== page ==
Compared to her counterparts Mesa Chamber of Commerce president and CEO Sally Harrison is willing to admit she’s the new kid on the block.
Well, she’s kind of new-ish, to be fair — she landed the full-time leadership role in February after spending the months prior serving in an interim position — and is learning the nuances of the role.
One thing she has going for her as she learns more and more about the position and what it entails is the ability to depend on her neighboring chamber presidents.
What makes the East Valley’s crop of business leaders particularly notable for Chandler, Gilbert, Tempe and Mesa — not to mention nearby Ahwatukee Foothills — is that, in a business traditionally skewed toward the masculine, all are headed by female leaders.
“We work closely, we really do. We have a great synergy,” said Chandler CEO Terri Kimble.
Gilbert Chamber president Kathy Tilque said the relationship among the women — including Harrison, Kimble, herself and Tempe CEO Mary Ann Miller — has a spirit of mentorship to it, due in part to the “girl-to-girl” friendship that continues to develop as the four become accustomed to one another. The person who receives much of the mentoring is Harrison, who admits she’s picked up a lot from spending time with her counterparts, particularly Tilque and Miller. “For me, I learn from the others,” Harrison said. “I feel like the newbie in the room.”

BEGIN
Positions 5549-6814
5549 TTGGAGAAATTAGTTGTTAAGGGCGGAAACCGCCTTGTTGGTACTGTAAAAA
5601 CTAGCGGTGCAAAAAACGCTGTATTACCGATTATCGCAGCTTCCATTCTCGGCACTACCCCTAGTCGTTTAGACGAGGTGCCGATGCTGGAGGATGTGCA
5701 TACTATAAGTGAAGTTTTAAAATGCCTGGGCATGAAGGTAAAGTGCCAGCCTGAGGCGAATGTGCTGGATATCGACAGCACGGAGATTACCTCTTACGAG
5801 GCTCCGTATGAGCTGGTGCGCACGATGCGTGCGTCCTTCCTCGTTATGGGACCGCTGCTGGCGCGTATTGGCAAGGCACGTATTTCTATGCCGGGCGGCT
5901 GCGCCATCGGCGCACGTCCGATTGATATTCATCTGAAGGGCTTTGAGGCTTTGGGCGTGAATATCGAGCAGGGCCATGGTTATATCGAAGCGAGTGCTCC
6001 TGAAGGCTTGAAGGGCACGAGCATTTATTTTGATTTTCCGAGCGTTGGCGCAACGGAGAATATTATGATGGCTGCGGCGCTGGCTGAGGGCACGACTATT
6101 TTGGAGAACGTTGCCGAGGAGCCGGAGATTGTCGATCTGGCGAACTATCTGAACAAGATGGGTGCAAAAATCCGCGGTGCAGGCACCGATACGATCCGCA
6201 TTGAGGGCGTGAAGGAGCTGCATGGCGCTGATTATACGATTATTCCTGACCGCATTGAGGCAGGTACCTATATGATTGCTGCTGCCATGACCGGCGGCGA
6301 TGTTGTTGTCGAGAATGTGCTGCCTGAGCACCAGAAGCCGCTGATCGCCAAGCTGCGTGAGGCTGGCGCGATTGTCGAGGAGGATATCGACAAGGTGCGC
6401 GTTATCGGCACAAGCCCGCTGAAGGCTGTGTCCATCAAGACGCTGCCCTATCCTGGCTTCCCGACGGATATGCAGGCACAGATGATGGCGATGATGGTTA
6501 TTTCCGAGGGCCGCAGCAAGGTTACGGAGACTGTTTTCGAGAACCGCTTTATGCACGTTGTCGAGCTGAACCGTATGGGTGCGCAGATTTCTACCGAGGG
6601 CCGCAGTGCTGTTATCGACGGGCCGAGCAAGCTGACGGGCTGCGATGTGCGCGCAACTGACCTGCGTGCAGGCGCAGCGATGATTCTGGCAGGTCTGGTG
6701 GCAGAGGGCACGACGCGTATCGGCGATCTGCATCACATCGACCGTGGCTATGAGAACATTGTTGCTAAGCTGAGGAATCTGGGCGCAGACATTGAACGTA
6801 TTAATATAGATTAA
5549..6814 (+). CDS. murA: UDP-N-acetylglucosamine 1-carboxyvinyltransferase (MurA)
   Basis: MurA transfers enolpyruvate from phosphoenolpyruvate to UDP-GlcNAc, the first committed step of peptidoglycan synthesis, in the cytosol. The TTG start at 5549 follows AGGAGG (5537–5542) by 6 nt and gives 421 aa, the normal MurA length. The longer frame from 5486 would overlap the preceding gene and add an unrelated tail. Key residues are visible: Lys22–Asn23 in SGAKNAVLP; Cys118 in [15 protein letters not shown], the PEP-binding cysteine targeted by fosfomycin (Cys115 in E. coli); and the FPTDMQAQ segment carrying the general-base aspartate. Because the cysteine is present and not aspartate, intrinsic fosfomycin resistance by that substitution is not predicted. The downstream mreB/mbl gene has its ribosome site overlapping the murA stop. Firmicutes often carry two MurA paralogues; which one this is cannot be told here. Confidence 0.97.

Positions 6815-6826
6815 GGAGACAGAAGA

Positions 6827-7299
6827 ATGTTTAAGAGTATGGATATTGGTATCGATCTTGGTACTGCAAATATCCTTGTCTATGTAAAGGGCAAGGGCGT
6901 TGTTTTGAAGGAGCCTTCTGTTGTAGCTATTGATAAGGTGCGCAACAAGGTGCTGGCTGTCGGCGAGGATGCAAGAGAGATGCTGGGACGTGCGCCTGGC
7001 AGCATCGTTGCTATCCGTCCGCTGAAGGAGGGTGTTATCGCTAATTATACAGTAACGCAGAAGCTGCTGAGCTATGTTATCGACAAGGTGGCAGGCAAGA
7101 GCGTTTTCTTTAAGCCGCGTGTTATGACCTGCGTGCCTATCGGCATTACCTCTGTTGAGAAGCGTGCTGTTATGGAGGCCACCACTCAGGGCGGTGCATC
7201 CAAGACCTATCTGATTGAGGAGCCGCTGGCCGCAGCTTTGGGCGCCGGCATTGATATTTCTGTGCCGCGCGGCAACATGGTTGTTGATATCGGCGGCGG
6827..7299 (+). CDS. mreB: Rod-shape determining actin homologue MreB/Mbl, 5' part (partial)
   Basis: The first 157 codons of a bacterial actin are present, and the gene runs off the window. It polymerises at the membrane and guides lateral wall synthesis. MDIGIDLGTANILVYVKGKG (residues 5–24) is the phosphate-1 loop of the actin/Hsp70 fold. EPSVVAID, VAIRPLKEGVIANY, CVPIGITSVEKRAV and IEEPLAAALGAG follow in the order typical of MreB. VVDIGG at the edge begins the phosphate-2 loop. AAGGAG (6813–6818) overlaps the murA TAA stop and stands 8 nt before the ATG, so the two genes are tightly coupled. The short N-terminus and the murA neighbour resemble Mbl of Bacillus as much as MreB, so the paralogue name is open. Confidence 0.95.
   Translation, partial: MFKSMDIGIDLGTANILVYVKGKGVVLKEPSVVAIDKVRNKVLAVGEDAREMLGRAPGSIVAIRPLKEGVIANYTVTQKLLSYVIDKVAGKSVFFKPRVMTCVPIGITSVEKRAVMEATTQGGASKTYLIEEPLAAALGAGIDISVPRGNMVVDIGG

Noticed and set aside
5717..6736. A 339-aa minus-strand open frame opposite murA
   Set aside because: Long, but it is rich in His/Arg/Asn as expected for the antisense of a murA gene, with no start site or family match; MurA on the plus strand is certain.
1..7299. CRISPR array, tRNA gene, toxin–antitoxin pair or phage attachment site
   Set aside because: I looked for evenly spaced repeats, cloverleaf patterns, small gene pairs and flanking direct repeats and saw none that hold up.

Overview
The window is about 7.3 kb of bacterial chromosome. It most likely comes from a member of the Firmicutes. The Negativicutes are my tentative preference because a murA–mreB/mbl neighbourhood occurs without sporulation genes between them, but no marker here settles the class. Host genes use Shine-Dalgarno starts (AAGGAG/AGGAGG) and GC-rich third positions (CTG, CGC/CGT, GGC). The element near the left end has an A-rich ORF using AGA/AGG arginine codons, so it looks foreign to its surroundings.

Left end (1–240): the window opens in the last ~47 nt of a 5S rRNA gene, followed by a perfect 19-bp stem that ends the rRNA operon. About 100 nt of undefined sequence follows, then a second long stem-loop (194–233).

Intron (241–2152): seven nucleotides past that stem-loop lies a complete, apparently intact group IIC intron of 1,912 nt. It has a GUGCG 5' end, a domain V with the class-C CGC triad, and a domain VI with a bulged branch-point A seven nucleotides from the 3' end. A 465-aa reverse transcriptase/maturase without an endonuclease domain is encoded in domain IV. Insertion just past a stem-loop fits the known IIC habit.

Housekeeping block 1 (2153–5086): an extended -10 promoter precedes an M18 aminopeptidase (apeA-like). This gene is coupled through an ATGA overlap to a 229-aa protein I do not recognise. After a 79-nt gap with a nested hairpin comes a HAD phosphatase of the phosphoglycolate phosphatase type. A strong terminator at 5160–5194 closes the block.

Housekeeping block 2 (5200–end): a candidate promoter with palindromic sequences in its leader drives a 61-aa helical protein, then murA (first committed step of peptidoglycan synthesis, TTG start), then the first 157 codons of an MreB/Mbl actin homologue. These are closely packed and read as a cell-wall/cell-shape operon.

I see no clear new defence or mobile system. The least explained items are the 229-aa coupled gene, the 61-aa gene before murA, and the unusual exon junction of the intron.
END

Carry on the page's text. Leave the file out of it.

It makes sense given the tenure the two have — Miller has been in charge of the Tempe chamber since 1999, while Tilque has served in her position since 1996. Kimble leans closer to Harrison, having served as the Chandler CEO for two years after serving the same length in the same position in the Ahwatukee Foothills Chamber of Commerce (now headed by another woman, Anne Gill).
But the relationship isn’t a one-sided mentorship; rather, Tilque said the four chamber leaders all provide different areas of expertise within the chamber world — from public policy to growing membership — they pull from.
“Together, I think we can help each other grow,” Tilque said.
Kimble added the four will pool together to get lobbyists to advocate for the common interests — as she put it, “when one chamber is strong, that helps build business everywhere in Arizona.”
Adding to the camaraderie the group shares is just the nature of the job, as Tilque said there aren’t a lot of professions that are comparable to being the head of a chamber.
“Being a chamber CEO is not like any other career,” she said. “Any time you can get together and share the experience, because there’s no career like it, that’s helpful.”
Having women in leadership positions in chambers across the country has become more common than in years past, but the chamber world has, historically, been the province of men.
Miller saw that first hand when she first started with her chamber, when she said women were expected to take on “more male attributes” in order to succeed. In other words, she said they were supposed to adopt cutthroat personas and avoid letting their emotions or feelings block the march toward the bottom line.